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Subject: Ink


From: Walter Henry <whenry>
Date: Sunday, June 28, 1992
The following exchange took place on MEDTEXTL and is reproduced here
without the knowledge or consent of the authors.

  Date:         Fri, 5 Jun 1992 08:05:41 CST
  Sender: "Medieval Text - Philology, Codicology,
                and Technology etc." <MEDTEXTL [at] UIUCVMD__bitnet>
  From: James Marchand <marchand [at] UX1__CSO__UIUC__EDU>
  Subject:      ink

  The subject of tintology is an interesting one, full of all kinds of
  pitfalls.  We are in a great position most of the time, since we have
  so many recipes for ink from the Middle Ages and earlier.  Two
  excellent guides to the subject are David Nunes Carvalho, Forty
  Centuries of Ink (1971), and Monique Zerdoun Bat-Yehouda, Les encres
  noires au moyen age. Editions du CNRS (Paris, 1983; ISBN
  2-222-02972-4).  The latter book has a good bib, which unfortunately
  does not include Carvalho.  We can now study the composition of the
  inks without invasion, though the amount of ink needed for a burn to
  do spectroscopy is quite small.  Paper chromatography and such
  techniques put us in the position of doing good ink work; it's just
  tedious and requires, as Robert points out, a lot of equipment.  I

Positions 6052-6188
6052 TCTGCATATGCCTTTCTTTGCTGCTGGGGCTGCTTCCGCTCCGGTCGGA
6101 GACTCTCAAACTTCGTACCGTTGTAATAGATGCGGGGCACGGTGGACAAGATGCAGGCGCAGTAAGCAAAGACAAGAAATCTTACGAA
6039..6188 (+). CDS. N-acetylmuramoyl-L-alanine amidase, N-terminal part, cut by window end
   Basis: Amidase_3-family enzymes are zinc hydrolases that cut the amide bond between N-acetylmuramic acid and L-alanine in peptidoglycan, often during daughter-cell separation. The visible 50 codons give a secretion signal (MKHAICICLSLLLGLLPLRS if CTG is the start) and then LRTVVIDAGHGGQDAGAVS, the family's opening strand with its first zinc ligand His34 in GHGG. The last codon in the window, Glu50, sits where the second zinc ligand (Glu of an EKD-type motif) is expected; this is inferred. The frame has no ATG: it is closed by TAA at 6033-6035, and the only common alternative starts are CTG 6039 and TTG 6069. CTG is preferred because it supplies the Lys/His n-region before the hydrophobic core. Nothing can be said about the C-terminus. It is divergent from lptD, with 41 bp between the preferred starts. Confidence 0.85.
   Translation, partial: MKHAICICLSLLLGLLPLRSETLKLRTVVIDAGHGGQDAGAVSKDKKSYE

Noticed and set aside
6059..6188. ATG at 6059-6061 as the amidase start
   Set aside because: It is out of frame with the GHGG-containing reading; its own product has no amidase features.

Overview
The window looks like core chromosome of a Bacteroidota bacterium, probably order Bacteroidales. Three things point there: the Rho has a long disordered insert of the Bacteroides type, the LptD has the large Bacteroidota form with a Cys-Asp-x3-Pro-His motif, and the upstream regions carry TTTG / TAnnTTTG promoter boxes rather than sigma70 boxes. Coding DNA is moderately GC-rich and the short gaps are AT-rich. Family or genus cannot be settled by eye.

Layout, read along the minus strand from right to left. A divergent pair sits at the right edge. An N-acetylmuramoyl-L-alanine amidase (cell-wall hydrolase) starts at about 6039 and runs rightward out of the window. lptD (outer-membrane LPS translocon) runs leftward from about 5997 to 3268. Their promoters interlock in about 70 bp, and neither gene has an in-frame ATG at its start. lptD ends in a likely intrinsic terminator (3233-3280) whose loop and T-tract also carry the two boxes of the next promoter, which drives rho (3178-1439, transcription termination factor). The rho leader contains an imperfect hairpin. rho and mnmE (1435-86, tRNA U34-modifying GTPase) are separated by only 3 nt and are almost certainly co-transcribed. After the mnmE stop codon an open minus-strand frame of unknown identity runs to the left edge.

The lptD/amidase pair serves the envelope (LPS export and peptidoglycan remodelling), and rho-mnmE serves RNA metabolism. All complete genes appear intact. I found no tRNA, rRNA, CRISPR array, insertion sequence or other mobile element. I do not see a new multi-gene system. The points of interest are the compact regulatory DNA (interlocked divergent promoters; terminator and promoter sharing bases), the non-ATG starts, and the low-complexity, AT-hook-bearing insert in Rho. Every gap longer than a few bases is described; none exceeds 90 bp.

once made a proposal to the NEH for a grant to do all the OHG
  manuscripts, but I guess the logistics got them.

  Jim Marchand

  Date:         Sat, 6 Jun 1992 01:36:00 CDT
  Sender: "Medieval Text - Philology, Codicology,
                and Technology etc." <MEDTEXTL [at] UIUCVMD__bitnet>
  From: Gary Shank <P30GDS1 [at] NIU__bitnet>
  Subject:      more about ink...

  In regards to ink, here is a fact that few people know-- there are
  specific proportions of tracers put in batches of ink to help law
  enforcement people pinpoint the actual dating of a document.  A fraud
  case in southern Indiana was settled by showing that the defendant
  signed a 1988 document using 1990 ink!

  Think about how much easier your logistics would be if the good
  fathers of the middle ages had had the foresight of the FBI, jim
  gary shank, niu

      **** Moderator's comments:   I wrote to Mr. Shank and asked him
      for more info.  He said he used to work as a trial consultant and
      handled the above-mentioned fraud case, in which ink dating was
      involved. Although he wasn't in court for the lab technician's
      report, he remembers being told that "ink companies put a
      pre-determined percentage of marker into ink, and they change the
      percentage and formula every year."  Our redoubtable ex-intern Erich
      Jacobs knows an ink chemist who was kind enough to do a database
      search on the forensic analysis of inks and when we have followed
      up on it, the information will be reported here.

                   Conservation DistList Instance 6:6
                   Distributed: Sunday, June 28, 1992
                        Message Id: cdl-6-6-007
Received on Sunday, 28 June, 1992

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